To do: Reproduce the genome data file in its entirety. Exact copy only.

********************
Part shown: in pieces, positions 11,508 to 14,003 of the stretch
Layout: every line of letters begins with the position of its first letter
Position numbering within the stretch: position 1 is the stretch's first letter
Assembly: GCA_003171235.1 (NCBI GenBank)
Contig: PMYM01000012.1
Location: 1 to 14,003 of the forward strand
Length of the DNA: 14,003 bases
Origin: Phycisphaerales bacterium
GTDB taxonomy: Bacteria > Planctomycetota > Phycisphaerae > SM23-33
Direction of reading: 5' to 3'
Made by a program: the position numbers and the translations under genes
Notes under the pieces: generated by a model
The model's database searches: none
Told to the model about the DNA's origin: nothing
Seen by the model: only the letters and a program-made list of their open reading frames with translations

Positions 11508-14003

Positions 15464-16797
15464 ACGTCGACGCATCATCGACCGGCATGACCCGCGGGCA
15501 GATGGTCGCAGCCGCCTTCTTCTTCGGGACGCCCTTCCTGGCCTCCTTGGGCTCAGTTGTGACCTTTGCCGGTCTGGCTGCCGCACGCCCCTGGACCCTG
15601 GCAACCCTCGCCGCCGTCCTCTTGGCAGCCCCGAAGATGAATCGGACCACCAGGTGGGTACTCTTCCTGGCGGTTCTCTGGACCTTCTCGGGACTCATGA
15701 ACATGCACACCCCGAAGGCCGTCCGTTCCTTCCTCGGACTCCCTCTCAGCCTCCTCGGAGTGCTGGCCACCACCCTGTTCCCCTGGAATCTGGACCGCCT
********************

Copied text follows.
Part shown: in pieces, positions 11,508 to 14,003 of the stretch
Layout: every line of letters begins with the position of its first letter
Position numbering within the stretch: position 1 is the stretch's first letter
Assembly: GCA_003171235.1 (NCBI GenBank)
Contig: PMYM01000012.1
Location: 1 to 14,003 of the forward strand
Length of the DNA: 14,003 bases
Origin: Phycisphaerales bacterium
GTDB taxonomy: Bacteria > Planctomycetota > Phycisphaerae > SM23-33
Direction of reading: 5' to 3'
Made by a program: the position numbers and the translations under genes
Notes under the pieces: generated by a model
The model's database searches: none
Told to the model about the DNA's origin: nothing
Seen by the model: only the letters and a program-made list of their open reading frames with translations

Positions 11508-14003

Positions 15464-16797
15464 ACGTCGACGCATCATCGACCGGCATGACCCGCGGGCA
15501 GATGGTCGCAGCCGCCTTCTTCTTCGGGACGCCCTTCCTGGCCTCCTTGGGCTCAGTTGTGACCTTTGCCGGTCTGGCTGCCGCACGCCCCTGGACCCTG
15601 GCAACCCTCGCCGCCGTCCTCTTGGCAGCCCCGAAGATGAATCGGACCACCAGGTGGGTACTCTTCCTGGCGGTTCTCTGGACCTTCTCGGGACTCATGA
15701 ACATGCACACCCCGAAGGCCGTCCGTTCCTTCCTCGGACTCCCTCTCAGCCTCCTCGGAGTGCTGGCCACCACCCTGTTCCCCTGGAATCTGGACCGCCT